I often felt like I didn’t have enough resources to keep my shields up while trying to take down enemy ships and dodge them at the same time, and it certainly doesn’t help that the game doesn’t do a great job of teaching you how to upgrade your ship. The ship upgrade UI feels awfully daunting at first, and you won’t be able to access the higher quality ship modules until you’ve put some skill points into the relevant sections in your skill tree. Again, it’s not very intuitive, and if there’s one thing that I absolutely did not enjoy about Starfield, it’s the poor tutorialization.
It’s not just the ships either; it’s the outpost-building, and the myriad status effects you can randomly contract while you’re out exploring, too. A lot of these little nuances you’ll learn to pick up on and deal with the more you play, but it bears mentioning that Starfield can actually be a bit of a frustrating experience when you’re first getting started.
It’s a good thing, then, that Bethesda continues to be so damn good at what they do, and that is to create a world so immersive that you just can’t help but want to spend all your time in it. While it’s certainly not comparable to the likes of Baldur’s Gate 3, which is on a whole other level to be fair, Starfield offers you quite a few ways to play and approach its denizens. Whether you’ve chosen to be a stealthy thief who pickpockets or hacks their way through everything, or a smooth talker and master of persuasion, or just a callous brute who shoots first and asks questions later, there’s never a “wrong” way to play the game.
Even your methods of making money vary, as you can choose to be a notorious Spacer pirate who racks up bounties on multiple systems while killing your pursuers and selling their ships for gross amounts of Credits, or do things the honest way and be shrewd about hoarding valuables and selling them for the right price. Starfield excels as a hand-crafted role-playing experience that never lets go once it gets its hooks in you.
The Redemption Arc
Throughout my time with Starfield (40-something odd hours as I blitzed through the main story and only did the required side quests for leveling up), I never quite reached the same highs I did with 2011’s Skyrim. Yet, it is undeniable that this is Bethesda’s most impressive game to date, and perhaps even its most special.
Whereas Elder Scrolls delved deep into medieval fantasy and Fallout explored the possibility of living in a post-modern nuclear wasteland, Starfield goes further up the timeline and wonders how humanity would truly fare in outer space. The idea of living in the stars still feels far-fetched and incredibly far removed from where we are now, but somehow, Starfield manages to stand out as the most personal and realistic game of the bunch.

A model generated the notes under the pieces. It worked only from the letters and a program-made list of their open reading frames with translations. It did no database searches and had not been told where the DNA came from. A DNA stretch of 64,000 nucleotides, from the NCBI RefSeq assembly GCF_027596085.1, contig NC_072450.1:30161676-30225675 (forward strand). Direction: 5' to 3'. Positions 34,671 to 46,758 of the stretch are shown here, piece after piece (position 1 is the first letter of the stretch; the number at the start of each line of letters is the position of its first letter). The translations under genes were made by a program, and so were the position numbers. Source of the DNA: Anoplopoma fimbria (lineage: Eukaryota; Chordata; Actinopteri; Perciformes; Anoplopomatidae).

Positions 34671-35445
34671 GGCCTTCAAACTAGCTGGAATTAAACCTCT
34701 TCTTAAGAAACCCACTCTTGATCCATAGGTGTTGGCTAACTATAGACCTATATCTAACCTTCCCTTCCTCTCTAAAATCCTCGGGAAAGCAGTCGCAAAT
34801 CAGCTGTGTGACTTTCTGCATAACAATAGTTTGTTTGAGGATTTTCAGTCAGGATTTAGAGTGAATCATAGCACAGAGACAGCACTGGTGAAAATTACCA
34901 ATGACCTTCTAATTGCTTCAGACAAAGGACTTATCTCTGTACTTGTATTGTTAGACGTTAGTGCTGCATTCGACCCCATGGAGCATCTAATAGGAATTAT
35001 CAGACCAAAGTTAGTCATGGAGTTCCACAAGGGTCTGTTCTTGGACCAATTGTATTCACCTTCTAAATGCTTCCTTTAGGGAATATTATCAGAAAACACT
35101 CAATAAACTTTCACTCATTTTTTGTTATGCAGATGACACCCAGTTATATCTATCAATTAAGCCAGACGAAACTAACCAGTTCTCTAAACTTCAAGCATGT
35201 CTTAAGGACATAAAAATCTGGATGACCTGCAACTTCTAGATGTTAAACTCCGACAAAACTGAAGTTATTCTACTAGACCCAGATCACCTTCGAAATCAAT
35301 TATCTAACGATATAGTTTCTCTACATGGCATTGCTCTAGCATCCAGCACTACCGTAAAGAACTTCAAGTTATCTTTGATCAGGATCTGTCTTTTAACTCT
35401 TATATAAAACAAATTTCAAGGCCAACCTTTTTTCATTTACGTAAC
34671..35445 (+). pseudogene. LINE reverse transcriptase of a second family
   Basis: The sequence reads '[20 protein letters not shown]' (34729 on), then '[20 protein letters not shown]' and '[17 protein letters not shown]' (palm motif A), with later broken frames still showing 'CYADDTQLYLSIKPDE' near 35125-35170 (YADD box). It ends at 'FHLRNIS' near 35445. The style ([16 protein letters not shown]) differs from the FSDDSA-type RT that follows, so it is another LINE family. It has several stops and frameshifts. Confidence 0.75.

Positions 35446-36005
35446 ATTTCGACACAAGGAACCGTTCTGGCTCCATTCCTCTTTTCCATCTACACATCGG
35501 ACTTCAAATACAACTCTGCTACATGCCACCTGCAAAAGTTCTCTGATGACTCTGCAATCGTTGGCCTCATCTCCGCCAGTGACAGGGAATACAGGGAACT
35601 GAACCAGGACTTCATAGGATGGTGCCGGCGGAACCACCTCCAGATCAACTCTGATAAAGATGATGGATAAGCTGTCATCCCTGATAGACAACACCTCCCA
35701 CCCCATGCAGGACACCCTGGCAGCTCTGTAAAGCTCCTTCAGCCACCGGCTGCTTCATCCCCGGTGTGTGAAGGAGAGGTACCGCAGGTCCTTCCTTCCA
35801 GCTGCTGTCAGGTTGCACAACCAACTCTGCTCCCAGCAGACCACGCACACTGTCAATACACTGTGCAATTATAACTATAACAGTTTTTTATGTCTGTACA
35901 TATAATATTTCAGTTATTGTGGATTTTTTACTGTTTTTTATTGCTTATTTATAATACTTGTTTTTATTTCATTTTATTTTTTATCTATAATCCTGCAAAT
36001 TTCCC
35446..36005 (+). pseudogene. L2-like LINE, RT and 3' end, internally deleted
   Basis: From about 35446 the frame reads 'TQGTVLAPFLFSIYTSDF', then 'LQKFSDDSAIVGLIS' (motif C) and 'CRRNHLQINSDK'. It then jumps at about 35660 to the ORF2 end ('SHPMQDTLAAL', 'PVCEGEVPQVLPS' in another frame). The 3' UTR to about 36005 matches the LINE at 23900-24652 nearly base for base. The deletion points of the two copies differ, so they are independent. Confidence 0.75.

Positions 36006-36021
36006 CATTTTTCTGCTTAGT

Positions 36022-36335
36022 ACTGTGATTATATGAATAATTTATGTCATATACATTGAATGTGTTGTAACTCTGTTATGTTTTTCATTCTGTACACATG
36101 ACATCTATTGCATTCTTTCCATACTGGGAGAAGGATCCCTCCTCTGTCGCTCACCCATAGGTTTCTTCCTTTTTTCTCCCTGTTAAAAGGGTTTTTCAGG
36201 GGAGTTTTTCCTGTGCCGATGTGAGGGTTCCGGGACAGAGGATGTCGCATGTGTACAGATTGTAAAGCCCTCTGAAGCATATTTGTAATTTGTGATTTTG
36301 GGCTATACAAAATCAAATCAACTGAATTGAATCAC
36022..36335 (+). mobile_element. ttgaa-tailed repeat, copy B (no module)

Of course, it’s the NASA-punk of it all. Instead of sleek, futuristic space armor a la Mass Effect, we’re still clamboring around in astronaut suits and big, clumsy helmets. Our ships still fall back on ‘archaic’ weapons like missiles and ballistics, and we’re all still working jobs we hate to lead a life in space we didn’t even ask for.
I suppose the hero’s journey story structure is popular for a reason: it has an appropriate amount of ups and downs that keeps the audience engaged, and watching our hero learn things and become stronger at the end never gets old. Starfield doesn’t necessarily break any new ground here, but perhaps it doesn’t need to.
In its second act, Starfield shows its cards as you finally realize what it’s all about, and that revelation is tremendous. You won’t be fighting dragons in this one, but Starfield doesn’t need any of that pizazz or showmanship to excel. The beauty of Starfield lies in its humanity, and how deeply it cares about the Earth we live on and what we’ll do to survive as a race. It’s a game about breaking through the final frontier, about appreciating what we have, about the lengths we’ll go to advance, and while it has its flaws and missteps, Starfield explores these themes with a sense of earnestness and authenticity that’s hard to find in most other titles. And maybe that’s all that matters.
Incredible attention to detail and world-building.
The NASA-punk aesthetic makes Starfield feel more unique and grounded as a sci-fi story.
Staggering amount of side quests and activities to engage in that never get old.
The main story is honestly very good.
The tutorialization is not very good.
The open-world feels quite lonely at times, and I wish it felt a bit more lived in.
The companions are mostly rather boring.
Sept. 6, 2023
Bethesda Game Studios
Xbox Series X|S, PC
Copy provided by Publisher